Mountmellick (Co. Laois / North)
Mountmellick (Móinteach Mílic – “the bog reclaimed from the marsh”) (pop. 4500) is a pleasant town on the Owenass River, with one of the finest Georgian squares in Ireland. (Photo – JP Moser)
Mountmellick town was founded in 1657 by a group of Dissident Protestants led by William Edmundson, Ireland’s first Quaker, an associate of George Fox, widely regarded as the founder of the movement. The first settlers established a tannery, and other industries followed. Prominent families included the Beales, the Bewleys, the Dennys, the Goodbodys, the Jacksons, the Newlins, the Pims, the Richardsons, and the Thompsons.
The memoirs of Robert Goodbody (1781 – 1860) provide fascinating insights into the area during his lifetime.He mentions seeing John Wesley, the founder of Methodism, in Mountmellick in 1789.
The 1798 Rebellion saw 11 participants in the fighting at Monasterevin hanged at the local barracks on the authority of one Major Leatham.
By the early C19th Mountmellick was thriving, and turned into a boomtown with the 1836 construction of a branch of the Grand Canal (since filled in). Nicknamed “little Manchester”, it had a population of 8000 and no less than 27 major employers, ranging from breweries to textile mills and glass works.
The Great Famine saw factories close with massive job losses as food prices rose by 300%. The Workhouse built in Irishtown in 1839 for 800 had more than 1500 inmates at the height of “Black ’47”. Cholera, typhus and fever reduced the population of Mountmellick by more than a third. Several previously wealthy Quaker families spent so much time and money on countrywide relief efforts that they faced ruin, and were forced to emigrate to America (notably Pennsylvania), Australia and New Zealand.
The first sugar beet factory in the UK was opened in Moutmellick by Samuel Sheane in 1851.
Mountmellick Embroidery became one of the most popular forms of lace needlework during the C19th, and although no longer produced commercially, still has enthusiasts in the town and all over the world. (Read more here).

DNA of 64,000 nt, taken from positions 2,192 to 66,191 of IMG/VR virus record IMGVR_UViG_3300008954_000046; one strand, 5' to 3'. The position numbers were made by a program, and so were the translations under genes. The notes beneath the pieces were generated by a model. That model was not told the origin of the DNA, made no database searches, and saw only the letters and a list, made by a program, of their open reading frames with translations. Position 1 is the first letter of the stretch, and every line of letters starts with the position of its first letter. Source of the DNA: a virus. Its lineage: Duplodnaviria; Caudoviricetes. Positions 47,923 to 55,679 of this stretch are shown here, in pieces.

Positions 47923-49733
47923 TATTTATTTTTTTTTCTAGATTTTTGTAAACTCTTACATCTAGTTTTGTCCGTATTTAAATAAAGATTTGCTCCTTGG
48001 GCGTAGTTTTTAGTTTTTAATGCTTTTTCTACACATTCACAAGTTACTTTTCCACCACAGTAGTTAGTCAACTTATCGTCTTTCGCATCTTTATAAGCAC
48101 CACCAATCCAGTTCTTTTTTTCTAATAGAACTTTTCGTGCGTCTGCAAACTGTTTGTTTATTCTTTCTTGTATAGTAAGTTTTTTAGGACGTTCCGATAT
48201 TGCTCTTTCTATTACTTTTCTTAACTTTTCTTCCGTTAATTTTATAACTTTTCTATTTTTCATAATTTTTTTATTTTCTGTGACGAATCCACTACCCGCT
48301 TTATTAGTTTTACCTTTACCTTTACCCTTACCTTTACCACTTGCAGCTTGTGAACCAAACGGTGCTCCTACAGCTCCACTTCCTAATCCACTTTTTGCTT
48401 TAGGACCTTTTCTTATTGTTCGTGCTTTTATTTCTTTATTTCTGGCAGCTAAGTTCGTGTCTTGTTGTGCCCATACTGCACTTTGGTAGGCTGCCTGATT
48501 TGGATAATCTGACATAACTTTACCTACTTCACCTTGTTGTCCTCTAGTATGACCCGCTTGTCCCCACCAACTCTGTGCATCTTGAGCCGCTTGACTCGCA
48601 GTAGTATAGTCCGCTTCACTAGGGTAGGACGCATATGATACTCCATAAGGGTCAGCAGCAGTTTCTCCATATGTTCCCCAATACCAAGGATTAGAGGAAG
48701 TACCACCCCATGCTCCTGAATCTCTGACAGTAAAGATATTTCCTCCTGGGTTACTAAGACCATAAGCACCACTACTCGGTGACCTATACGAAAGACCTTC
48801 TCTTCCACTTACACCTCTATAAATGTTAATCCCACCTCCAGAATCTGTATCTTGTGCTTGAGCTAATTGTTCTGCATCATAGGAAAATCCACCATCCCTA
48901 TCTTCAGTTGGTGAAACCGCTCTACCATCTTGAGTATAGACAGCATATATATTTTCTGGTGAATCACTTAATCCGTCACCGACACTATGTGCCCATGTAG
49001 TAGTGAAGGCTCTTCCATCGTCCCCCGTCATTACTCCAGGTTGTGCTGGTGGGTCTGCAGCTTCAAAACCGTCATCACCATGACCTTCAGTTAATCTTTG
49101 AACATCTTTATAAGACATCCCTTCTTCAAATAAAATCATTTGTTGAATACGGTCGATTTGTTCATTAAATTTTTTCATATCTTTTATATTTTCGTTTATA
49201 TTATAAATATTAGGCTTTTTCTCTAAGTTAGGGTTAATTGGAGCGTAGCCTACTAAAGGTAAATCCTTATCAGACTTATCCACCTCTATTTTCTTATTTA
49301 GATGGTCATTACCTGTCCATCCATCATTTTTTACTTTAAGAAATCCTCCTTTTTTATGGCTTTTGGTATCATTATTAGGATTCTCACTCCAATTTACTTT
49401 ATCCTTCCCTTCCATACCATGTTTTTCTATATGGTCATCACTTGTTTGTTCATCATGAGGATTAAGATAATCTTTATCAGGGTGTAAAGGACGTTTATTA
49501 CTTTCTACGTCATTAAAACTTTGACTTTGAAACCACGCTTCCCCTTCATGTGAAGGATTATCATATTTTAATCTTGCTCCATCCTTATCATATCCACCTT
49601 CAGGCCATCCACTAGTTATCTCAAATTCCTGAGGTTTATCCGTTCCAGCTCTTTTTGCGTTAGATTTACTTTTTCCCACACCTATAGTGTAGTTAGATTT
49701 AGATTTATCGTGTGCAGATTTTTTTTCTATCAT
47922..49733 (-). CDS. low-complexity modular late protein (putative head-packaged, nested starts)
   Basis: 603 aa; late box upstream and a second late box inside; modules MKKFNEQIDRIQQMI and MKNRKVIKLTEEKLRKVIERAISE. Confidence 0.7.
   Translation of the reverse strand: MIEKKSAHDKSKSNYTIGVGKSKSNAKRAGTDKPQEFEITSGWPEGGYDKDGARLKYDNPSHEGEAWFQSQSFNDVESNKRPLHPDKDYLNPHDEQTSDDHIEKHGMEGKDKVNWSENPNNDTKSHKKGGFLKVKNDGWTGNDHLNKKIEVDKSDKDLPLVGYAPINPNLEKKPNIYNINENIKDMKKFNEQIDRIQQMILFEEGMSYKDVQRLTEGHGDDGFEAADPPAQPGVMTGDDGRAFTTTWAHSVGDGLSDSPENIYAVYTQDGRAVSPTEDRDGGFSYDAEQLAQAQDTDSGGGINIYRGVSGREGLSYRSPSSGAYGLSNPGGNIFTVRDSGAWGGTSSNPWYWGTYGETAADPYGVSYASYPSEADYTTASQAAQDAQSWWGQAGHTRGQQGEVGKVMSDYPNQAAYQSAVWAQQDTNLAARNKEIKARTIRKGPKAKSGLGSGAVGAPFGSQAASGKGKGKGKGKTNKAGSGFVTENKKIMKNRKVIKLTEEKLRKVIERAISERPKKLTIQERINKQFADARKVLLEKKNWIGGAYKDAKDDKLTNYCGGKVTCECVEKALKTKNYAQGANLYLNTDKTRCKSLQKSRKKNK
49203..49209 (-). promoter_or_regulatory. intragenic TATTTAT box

The Quaker Museum has original pieces of this craftwork on display. It is housed in the old grain mill converted by the energetic Mountmellick Development Association into a Business Park/Enterprise Centre.
There is still a Quaker population in the town, and a Meetinghouse of the Society of Friends.
St Paul’s church (CoI), erected c.1820 and remodelled in 1860, has been described as “a monument of historical and architectural characteristics“.
Mountmellick Courthouse, erected c. 1839, was renovated in 1998, and now houses a good local library.
Mountmellick’s Masonic Lodge on Church St was constructed c.1870. Quite a few local Anglican gravestones bear Masonic symbols.
St Joseph’s church (RC)m erected in 1878 to replace an earlier structure, has several impressive interior features.
Although the Prebyterian church (1855) on Patrick St is currently derelict and up for sale, the small Prebyterian community is proud of its 300-year history and now uses the Gideon Ouseley Memorial Methodist church (1880) on Parnell St.
An enjoyable local Heritage Trail takes in Mountmellick’s numerous well-preserved examples of Georgian and Victorian residential architecture.
Interesting burial grounds in the vicinity include the Rosenallis Quaker cemetery, aka the Friends’ Sleeping Place, just northwest of the town, and Graigue / Craigue, site of a former Roman Catholic chapel.